ESP8266 WiFi modules are very popular in the maker community, but so far I have not seen it in any devices myself, until I saw a tweet from @EspressifSystem about a Mini K smart socket. A search on Aliexpress lead me to two devices made by Konke, who also made Kankun KK-SP3 WiFi socket, with Mini K and Mini Pro smart sockets.
- Connectivity – 802.11 b/g/n
- Rated Voltage – AC 100-240V 50/60Hz
- Rated Power – 2200 Watts
- Rated Current – 10A
- Charging Protection: Yes
- Misc – Power button, Infrared (Mini Pro model only)
- Plug – China / AU plugs
- Dimensions – 5.1 diameter x 2.7 cm (V0 grade PC material)
- Weight – 70 grams
Both devices support on/off timers, cyclical delays and charge protection (turns off when devices are charged) with the Android or iOS app. I understand an infrared transmitter in the pro model can be used to control other devices such as air conditioners or TVs, just like Xiaomi Smart Remote Center. I’ve installed the app on my phone, and unfortunately the app appears to be in Chinese only. Maybe an English version will come later.
There’s no definite proof the module is based on ESP8266, but there are a few internal pictures available on the Internet showing a KK3000 module with Konke logo.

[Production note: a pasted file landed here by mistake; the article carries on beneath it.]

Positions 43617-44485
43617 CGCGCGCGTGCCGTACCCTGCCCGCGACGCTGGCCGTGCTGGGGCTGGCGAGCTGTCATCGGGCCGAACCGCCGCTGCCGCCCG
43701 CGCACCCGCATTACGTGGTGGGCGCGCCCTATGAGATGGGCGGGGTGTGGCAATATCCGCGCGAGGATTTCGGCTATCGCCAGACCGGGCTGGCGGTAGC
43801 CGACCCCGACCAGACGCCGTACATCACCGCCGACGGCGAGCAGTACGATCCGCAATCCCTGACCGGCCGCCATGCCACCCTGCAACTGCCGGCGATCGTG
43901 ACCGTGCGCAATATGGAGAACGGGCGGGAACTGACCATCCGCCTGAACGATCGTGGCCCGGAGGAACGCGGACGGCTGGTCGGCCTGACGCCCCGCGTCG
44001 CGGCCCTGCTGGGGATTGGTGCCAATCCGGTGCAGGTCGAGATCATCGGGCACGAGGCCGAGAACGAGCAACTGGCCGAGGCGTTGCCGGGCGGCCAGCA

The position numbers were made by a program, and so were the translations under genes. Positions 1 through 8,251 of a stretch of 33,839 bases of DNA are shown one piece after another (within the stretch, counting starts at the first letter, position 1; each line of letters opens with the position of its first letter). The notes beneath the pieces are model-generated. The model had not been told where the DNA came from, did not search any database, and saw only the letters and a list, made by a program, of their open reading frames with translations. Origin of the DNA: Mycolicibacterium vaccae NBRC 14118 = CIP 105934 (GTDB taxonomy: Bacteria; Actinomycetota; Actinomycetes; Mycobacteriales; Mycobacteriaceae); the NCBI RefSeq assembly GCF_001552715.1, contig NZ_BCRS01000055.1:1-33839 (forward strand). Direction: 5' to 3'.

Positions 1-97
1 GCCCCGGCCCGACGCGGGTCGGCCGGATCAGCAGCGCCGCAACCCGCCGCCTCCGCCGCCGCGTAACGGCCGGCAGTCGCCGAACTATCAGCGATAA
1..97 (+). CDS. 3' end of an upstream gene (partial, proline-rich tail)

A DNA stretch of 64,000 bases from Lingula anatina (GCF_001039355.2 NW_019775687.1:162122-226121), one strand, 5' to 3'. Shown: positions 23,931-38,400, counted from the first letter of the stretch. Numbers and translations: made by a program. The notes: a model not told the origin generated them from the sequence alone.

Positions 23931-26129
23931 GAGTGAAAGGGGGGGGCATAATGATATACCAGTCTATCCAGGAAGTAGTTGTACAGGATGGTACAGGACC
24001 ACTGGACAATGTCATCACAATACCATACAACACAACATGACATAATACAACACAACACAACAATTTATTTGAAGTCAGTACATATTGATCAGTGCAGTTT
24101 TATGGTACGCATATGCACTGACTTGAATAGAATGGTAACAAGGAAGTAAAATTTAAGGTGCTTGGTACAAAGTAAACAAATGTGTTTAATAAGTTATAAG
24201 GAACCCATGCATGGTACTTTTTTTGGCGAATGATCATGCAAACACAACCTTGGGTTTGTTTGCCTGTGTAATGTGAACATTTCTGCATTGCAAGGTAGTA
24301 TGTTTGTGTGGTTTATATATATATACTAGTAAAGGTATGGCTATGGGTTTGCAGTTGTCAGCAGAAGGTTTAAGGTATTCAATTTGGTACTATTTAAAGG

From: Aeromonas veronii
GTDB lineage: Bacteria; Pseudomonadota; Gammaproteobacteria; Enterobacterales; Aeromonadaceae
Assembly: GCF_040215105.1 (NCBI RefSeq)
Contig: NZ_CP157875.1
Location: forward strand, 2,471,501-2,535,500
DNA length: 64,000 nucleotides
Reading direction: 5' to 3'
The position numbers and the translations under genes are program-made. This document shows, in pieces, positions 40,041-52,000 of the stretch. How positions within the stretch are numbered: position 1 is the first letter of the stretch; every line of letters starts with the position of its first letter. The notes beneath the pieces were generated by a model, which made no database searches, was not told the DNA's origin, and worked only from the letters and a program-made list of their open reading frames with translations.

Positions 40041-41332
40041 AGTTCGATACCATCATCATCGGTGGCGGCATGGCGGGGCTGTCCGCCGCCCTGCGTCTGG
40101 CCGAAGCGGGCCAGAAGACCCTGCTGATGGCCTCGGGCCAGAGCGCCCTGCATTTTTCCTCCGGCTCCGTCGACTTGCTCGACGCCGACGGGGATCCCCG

One reader pointed me to KK3000 module FCC page where we can find more pictures and technical details including the pinout of the module’s edge connector with UART pins (A3 / A4), 10 GPIOs, and GND / 3.3V.
The processor is said to run FreeRTOS with the processor clocked at 160 MHz, which are indeed Espressif ESP8266 CPU’s clock and the OS used in ESP8266 SDK, and the module also includes 128KB RAM and 1MB flash.
Konke Mini K and Mini Pro sell respectively for $13.99 and $18.99 on Aliexpress, including shipping and a plug adapter for your country, but if you want to save a few bucks, I could also find Mini K on GearBest for $10.77, and Mini Pro for $16 without the extra plug adapter. Mini K smart socket is also listed on Amazon US. More details may be found on Konke Mini K product page (Chinese language only).
Jean-Luc started CNX Software in 2010 as a part-time endeavor, before quitting his job as a software engineering manager, and starting to write daily news, and reviews full time later in 2011.
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